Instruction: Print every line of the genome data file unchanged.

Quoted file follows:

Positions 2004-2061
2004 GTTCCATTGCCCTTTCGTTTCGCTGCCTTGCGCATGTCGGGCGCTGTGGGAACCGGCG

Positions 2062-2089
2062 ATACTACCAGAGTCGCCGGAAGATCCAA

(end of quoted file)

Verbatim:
Positions 2004-2061
2004 GTTCCATTGCCCTTTCGTTTCGCTGCCTTGCGCATGTCGGGCGCTGTGGGAACCGGCG

Positions 2062-2089
2062 ATACTACCAGAGTCGCCGGAAGATCCAA